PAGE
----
7: The Host (2006). I enjoyed monster movies when I was a child. While leafing through an issue of Fangoria one day, I saw an article on The Host. I rarely read Fangoria these days as they tend to be overly biased on their film coverage, writing only about mainstream horror movies. In this particular issue, they covered this little-known Korean monster movie.

The Host was shown under limited release in the US. When we found out it was playing at a local art house theater, we had to take advantage of viewing it on a big screen.

This movie has it all: a unique monster, believable characters, humor, and tension. This, folks, is the best monster movie I have ever seen. While the creature in the flick doesn't do the building stomping or mega monster fighting à la Godzilla, it does seem plausible and very real.

6: Lord of the Rings Trilogy (2001-2003). I did not read the books before seeing these films, but I was a Peter Jackson fan before this trilogy came out. Brain Dead (Dead Alive) and The Frighteners rank high on my short list of all time favorite films.

When I heard that PJ was taking on a very large and serious project like LotR, I was surprised, but most of all I was uncertain how it would turn out. Much to my and the rest of the world's surprise, it turned out better than anyone could have hoped (especially the studios that turned him down LOL!).

I love fantasy and I LOVE these films. Great story, thanks to Tolkien, and wonderful visuals by a relatively unheard of studio at the time, Weta. One could easily call these films the Star Wars of modern times; epic in every way, e.g., story, budget, influence, technology.

5: Sin City (2005). Style and substance. Normally those two don't go together very easy, especially in the world of big explosions and pretty CGI. Robert Rodriguez always has a flair about his movies and that didn't stop with Sin City. This movie is best described as film noir meets ultra violence.

Sin City is violent, gritty, violent, stylistic, violent did I mention violent? The violence in this film is very over the top, yet oh so entertaining. Based on the comic series of the same name by Frank Miller, who also co-directed the film with Robert Rodriguez, the movie is faithful to the source material.

4: Shaun of the Dead (2004). Many zombie movies came out over the decade. While the zombie fan in me thinks that is great, the film buff in me knows that means there are bound to be a lot of stinkers. Shaun is the cream of the crop. This gem of a film pulls off what few can, the horror comedy.

This movie is a great commentary of the way we walk through our day like zombies, while being very witty and downright horrific (in a good way). Simon Pegg is great as the Every Man stuck in a boring job with relationship problems. The characters in this movie feel like people you could very well meet on the street.

3: Clerks 2 (2006). Kevin Smith goes back to the well for this raunchy comedy and I hope he keeps going back. I love comedies, but I'm also very fickle when it comes to them. Rarely do they make a lasting impression on me or make me chuckle more than a few times throughout the film. Clerks 2 breaks that mold. I laughed so hard in the theater that at one point my side actually hurt. No kidding! That, folks, never happens to me, well except the time I saw The Kids in the Hall live, but that is for another time.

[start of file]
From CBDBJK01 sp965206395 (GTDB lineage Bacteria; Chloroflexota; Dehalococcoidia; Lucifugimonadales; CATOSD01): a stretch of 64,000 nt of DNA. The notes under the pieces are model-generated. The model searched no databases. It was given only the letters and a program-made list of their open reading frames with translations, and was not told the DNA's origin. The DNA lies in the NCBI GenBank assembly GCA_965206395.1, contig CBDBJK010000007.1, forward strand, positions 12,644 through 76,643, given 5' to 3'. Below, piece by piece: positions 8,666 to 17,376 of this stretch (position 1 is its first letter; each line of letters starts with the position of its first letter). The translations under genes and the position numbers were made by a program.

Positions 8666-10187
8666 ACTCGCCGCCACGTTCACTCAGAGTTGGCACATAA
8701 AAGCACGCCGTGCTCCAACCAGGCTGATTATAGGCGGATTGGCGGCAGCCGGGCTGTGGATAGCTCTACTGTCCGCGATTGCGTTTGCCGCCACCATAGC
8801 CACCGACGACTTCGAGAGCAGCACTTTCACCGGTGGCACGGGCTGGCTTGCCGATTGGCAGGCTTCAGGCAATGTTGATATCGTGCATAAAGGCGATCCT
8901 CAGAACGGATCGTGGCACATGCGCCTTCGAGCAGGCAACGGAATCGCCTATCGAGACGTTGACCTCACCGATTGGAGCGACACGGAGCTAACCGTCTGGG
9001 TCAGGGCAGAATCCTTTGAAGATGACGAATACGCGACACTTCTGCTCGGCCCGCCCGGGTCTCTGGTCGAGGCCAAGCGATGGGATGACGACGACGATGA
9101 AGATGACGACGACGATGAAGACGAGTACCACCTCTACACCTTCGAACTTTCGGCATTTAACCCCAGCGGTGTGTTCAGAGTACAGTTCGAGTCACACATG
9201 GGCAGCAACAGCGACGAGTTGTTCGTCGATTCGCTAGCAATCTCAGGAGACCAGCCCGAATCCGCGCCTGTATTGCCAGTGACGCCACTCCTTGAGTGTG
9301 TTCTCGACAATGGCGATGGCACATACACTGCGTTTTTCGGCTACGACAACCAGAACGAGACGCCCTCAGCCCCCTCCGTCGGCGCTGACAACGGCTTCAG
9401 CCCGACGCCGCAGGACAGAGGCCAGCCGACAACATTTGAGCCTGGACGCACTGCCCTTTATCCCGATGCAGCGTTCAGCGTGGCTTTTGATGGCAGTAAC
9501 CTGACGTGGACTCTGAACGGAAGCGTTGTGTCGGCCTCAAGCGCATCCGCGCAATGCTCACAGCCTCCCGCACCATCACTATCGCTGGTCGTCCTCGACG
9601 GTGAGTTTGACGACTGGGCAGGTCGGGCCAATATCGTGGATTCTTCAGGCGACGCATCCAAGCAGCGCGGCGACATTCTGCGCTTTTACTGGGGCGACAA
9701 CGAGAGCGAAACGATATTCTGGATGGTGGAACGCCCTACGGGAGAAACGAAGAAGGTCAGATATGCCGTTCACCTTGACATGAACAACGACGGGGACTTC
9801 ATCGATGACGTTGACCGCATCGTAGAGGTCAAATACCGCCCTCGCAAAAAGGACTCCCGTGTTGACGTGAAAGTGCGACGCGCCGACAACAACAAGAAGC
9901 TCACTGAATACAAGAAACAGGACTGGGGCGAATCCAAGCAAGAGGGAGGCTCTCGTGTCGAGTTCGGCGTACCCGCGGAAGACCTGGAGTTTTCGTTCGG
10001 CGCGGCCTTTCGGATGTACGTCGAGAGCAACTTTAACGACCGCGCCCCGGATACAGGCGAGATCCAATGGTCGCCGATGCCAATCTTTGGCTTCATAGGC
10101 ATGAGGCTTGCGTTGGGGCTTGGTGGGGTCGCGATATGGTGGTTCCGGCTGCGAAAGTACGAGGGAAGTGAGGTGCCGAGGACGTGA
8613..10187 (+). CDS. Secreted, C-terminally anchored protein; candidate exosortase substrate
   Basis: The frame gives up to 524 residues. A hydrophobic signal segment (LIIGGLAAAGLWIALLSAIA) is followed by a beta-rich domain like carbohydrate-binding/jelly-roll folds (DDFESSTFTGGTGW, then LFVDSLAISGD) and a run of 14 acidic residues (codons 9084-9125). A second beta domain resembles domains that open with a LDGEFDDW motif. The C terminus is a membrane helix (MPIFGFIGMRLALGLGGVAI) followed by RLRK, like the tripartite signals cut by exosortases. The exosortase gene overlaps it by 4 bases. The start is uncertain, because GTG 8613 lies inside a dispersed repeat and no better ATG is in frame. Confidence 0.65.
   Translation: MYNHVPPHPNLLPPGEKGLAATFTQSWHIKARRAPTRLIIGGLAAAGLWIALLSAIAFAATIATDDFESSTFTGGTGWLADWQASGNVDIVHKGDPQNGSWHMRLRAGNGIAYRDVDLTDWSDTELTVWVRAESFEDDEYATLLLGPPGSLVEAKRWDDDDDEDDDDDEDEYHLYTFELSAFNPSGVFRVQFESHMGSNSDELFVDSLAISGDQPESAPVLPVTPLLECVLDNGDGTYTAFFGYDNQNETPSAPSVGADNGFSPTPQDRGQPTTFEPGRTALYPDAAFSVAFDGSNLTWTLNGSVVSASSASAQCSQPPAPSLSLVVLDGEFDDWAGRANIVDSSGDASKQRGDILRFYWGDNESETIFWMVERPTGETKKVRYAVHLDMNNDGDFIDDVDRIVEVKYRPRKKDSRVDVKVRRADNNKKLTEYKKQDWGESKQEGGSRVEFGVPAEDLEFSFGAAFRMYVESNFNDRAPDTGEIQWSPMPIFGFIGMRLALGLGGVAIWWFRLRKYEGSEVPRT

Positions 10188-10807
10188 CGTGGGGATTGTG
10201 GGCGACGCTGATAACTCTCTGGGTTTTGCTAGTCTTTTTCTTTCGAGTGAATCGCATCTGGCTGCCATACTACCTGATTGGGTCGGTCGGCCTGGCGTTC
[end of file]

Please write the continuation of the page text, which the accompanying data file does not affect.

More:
Dante, Randall, and the gang are back, and the wit is just as sharp as ever. The humor isn't for the feint of heart or the prudish. Nothing is sacred in this film, Star Wars, Lord of the Rings...nothing. Every time I watch Clerks 2, I laugh, despite having watched it at least 20 times.

2: Inglourious Basterds (2009). I like World War 2 movies, pure and simple. When I first heard about this movie, I had mixed emotions. While I like a fair bit of films directed and/or written by Quentin Tarantino, I also dislike several. I took the plunge and saw this in the theater, and couldn't be happier. The movie gets better with multiple viewings.

Inglourious Basterds has all the trademarks of Tarantino flicks in spades: homages to older films and directors, violence, and a lot of dialog.

The movie has very little in common with the 70's Italian film it takes its name from, other than being an exploitation flick set during the European Theater of World War 2. If you're a fan of war movies like The Dirty Dozen and Kelly's Heroes, you'll love this movie.

Look out for Christoph Waltz at Oscar time. If there is any justice in this world, he will win one for his portrayal of Col. Hans Landa.

1: Band of Brothers (2001). While this is technically an HBO mini-series, it stills ranks number 1 on my list of movies. This is MY list, after all, so deal with it. Few movies or series make me want to watch them again the second they end. This is one of them.

Produced by Tom Hanks and Steven Spielberg and running over a span of 10 episodes, the story is about the men of the 101st Airborne, Company E, during the European Theater of World War 2. The series starts with a flashback of the company during boot camp, continues to the night landing on the eve of the Normandy Invasion, and ends with the take over of the Eagle's Nest, the final holdout of Adolph Hitler.

The performances are top notch and the emotional power is amazing and the production is stunning. If there was only one war movie/series to watch all decade, this would be it. Make sure to have tissues on hand for episode 9, as it covers the death camps.